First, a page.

On Tuesday, 24 August last, I emailed the Doherty Institute to ask if they had performed any earlier work which would justify the confidence reposed by our government in their Covid modelling. You can see the ensuing exchange here. As I wrote then, their initial response was not encouraging, and I resolved not to hold my breath waiting for a reply. It was a wise decision, as I would by now have turned blue.
The readiness of governments to use the output of computer models to inform policy, without regard to their proven skill, ought to worry us more than it does. Not only was the Covid scare started by a hopelessly inept model touted by the Imperial College team led by the serial catastrophist Neil Ferguson, but the climate catastrophe exists, not in observed data, but entirely in the scary output of computer models which have repeatedly failed to predict outcomes in the real world successfully.
In both cases, despite this substantial history of failed forecasting, the catastrophists have succeeded in commanding the attention – and the obedience – of policy-makers. Ferguson’s failures include epidemiological forecasts for BSE, FMD, ‘bird flu’ and ‘swine flu’, but successive governments have treated his eructations like holy writ, and thrown the kitchen sink in the direction they dictate.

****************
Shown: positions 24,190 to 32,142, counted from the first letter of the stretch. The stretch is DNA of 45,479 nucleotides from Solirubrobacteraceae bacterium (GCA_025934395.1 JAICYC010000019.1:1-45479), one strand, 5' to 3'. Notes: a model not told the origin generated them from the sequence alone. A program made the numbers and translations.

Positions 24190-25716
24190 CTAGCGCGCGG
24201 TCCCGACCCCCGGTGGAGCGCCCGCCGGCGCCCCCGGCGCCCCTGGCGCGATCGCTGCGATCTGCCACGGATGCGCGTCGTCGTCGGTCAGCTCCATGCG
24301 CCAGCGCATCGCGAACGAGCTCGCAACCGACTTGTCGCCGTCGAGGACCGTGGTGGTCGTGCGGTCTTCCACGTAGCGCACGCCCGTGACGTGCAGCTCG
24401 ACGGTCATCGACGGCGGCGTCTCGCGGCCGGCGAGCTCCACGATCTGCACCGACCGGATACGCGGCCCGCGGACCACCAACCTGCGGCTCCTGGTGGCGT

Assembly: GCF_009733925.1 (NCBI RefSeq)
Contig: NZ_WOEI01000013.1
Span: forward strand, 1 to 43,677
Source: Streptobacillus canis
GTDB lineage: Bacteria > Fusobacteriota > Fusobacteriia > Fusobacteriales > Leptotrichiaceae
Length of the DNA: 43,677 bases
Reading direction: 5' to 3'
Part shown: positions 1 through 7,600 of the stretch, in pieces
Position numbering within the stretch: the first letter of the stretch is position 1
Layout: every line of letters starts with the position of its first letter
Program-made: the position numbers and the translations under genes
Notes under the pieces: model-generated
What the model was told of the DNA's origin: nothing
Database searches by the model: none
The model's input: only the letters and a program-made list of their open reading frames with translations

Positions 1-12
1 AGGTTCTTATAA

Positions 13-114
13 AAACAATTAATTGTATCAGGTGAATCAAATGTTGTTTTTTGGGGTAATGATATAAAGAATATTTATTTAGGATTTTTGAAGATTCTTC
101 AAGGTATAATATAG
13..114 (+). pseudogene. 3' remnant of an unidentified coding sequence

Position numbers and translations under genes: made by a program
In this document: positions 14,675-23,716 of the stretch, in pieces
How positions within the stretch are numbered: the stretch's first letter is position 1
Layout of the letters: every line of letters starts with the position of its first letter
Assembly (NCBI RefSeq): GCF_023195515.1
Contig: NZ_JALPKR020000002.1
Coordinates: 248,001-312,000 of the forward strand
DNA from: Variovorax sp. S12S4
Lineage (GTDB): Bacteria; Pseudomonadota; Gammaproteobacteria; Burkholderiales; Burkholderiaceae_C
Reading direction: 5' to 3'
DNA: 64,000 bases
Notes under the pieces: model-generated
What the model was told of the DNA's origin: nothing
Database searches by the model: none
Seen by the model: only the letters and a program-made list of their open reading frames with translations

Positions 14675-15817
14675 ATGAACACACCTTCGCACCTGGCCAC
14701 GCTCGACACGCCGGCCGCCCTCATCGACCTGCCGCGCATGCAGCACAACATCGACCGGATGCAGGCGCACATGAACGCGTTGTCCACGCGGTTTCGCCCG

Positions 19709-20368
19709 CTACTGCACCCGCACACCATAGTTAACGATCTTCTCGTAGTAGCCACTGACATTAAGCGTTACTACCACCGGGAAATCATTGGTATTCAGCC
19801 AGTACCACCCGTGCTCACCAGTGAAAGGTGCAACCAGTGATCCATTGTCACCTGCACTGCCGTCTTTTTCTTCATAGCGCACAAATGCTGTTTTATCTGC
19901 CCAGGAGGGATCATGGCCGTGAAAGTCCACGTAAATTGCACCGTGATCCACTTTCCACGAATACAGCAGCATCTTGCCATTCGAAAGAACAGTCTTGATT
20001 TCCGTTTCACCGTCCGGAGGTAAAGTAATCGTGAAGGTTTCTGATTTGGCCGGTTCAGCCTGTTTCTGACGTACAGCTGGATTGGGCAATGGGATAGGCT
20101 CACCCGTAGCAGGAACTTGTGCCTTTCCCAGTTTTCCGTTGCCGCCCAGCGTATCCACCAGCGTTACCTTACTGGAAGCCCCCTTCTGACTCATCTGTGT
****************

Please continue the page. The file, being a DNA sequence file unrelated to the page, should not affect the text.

When it comes to climate, I have been hearing computer-modelled predictions of catastrophic anthropogenic climate change all of my adult life – going right back to the 70s, when the scary prediction was global cooling, for God’s sake. If I had a dollar for every time I’ve heard that we have ‘x years’ to save the planet, I’d have enough money to afford the ‘renewables surcharge’ on my electricity bills. Yet ‘x years’ keep on passing, and here we are, in a world no warmer than we should expect for a climate emerging – thank goodness – from the Little Ice Age, and getting greener by the minute, thanks to all the plant food we spew out of our exhaust pipes.
What is it about the two words ‘computer model’ that turns otherwise sane adults into credulous morons? Models are treated, by people who claim to be ‘following the science’, as if they were observational experiments, whose outcomes have the force of observational evidence. In fact, they are ways of testing the modellers’ hypotheses about related phenomena in the real world. If the outcomes they forecast disagree with real-world observations, then we must conclude that at least one of those hypotheses is false, and that quite possibly all of them are.
Ferguson’s forecasts having failed, repeatedly, to predict real-world outcomes, we must conclude that the hypotheses they embody are disconfirmed, and reject their use for policy-making. Similarly, climate models which predict ‘runaway warming’ (or cooling – I’m 70, remember) on a given time-scale must, when that period passes without the warming being observed, be rejected. And yet it never seems to happen.
For all I know, the Doherty Institute models have impeccable skill, and the government is right to trust them. But if so, why not publish, on their website, the case studies that demonstrate that success?